A research from the Australian Institute Of Family Studies, shows that more than two in five young adults (or 43%) aged 20 – 24 are still living with their parents, compared to 36% in 1981.
Despite the dramatic change in social situations, Ms Cash believes young Western Australians have the ability to become independent.
“Of course young people can be independent and the government is very much focused,” she said.
“Whether you are a young people unable to get a job or you are on welfare, or alternatively you are a young person making a decision of ‘Do I take a university education, or do I take a vocational education?’ ”
“What we are focused on, is making sure that you have the necessary skills that employers are telling us they need.”
Meanwhile on the topic of STEM Education, Minister Cash says the Federal Government has been addressing the decline in students on STEM subjects.
Furthermore, she acknowledged that STEM is the foundation of the jobs of the future.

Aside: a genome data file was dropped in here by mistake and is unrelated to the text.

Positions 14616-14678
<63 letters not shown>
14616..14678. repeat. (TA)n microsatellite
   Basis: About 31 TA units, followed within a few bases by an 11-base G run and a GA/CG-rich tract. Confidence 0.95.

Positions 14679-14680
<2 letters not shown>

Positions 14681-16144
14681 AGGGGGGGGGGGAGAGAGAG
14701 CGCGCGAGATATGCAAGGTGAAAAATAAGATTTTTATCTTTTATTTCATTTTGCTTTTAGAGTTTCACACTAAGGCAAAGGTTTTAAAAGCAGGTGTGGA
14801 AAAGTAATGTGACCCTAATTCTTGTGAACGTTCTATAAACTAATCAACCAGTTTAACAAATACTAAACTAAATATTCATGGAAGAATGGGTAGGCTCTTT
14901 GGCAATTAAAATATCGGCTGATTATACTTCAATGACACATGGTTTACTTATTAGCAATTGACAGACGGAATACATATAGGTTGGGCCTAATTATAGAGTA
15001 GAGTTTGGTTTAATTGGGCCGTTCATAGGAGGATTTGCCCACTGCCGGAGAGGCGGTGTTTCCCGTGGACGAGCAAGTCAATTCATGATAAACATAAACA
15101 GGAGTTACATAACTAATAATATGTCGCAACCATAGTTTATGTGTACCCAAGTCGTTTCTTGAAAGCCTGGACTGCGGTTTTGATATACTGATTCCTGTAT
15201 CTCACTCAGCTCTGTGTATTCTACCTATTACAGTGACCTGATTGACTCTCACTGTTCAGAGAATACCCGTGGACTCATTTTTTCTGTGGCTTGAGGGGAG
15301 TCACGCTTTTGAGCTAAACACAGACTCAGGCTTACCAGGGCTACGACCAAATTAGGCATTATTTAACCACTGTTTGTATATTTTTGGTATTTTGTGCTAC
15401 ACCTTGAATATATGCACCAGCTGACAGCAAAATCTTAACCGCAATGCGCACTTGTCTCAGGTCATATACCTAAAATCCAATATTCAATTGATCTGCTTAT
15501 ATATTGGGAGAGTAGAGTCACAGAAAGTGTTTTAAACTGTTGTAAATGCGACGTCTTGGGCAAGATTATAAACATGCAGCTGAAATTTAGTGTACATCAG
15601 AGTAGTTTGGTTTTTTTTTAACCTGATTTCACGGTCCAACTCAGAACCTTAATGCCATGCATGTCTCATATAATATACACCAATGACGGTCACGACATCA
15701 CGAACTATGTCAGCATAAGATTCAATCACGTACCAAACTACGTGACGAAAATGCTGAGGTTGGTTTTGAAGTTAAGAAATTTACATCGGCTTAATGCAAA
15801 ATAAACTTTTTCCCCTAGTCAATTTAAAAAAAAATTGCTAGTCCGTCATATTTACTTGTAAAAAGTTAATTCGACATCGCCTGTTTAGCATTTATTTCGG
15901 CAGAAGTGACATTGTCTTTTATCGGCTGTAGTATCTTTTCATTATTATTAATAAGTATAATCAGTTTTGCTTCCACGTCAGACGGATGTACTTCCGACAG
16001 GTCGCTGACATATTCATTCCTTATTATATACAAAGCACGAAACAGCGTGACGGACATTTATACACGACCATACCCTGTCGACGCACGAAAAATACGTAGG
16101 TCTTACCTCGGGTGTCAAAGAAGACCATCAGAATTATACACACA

“We recognized that so many jobs of the future, that basic foundation is going to be Science, Technology, Engineering and Math, otherwise known as STEM,” Ms Cash said.
“And certainly the education system does have a focus on that, to ensure that students are prepared for the jobs of the future.”
Innovation & Entrepreneurship Agenda: Where have they gone?
You may recall back in 2016, the Malcolm Turnbull led coalition government emphasized innovation and entrepreneurship agenda during the Federal Election.
So has the agenda disappeared and what has been done since then?
Before the interview concluded, Minister Cash affirmed that the Federal Government has been working hard to push innovation and create the jobs of the future.
On the topic on entrepreneurship, Ms Cash accepts the risks involve but says it’s a great alternative for people who don’t like nine to five jobs.
“It is great that in Australia we are still are that land, that if you are prepared to have a go, you deserve a fair go. And that’s what our Prime Minister is all about.” Ms Cash said.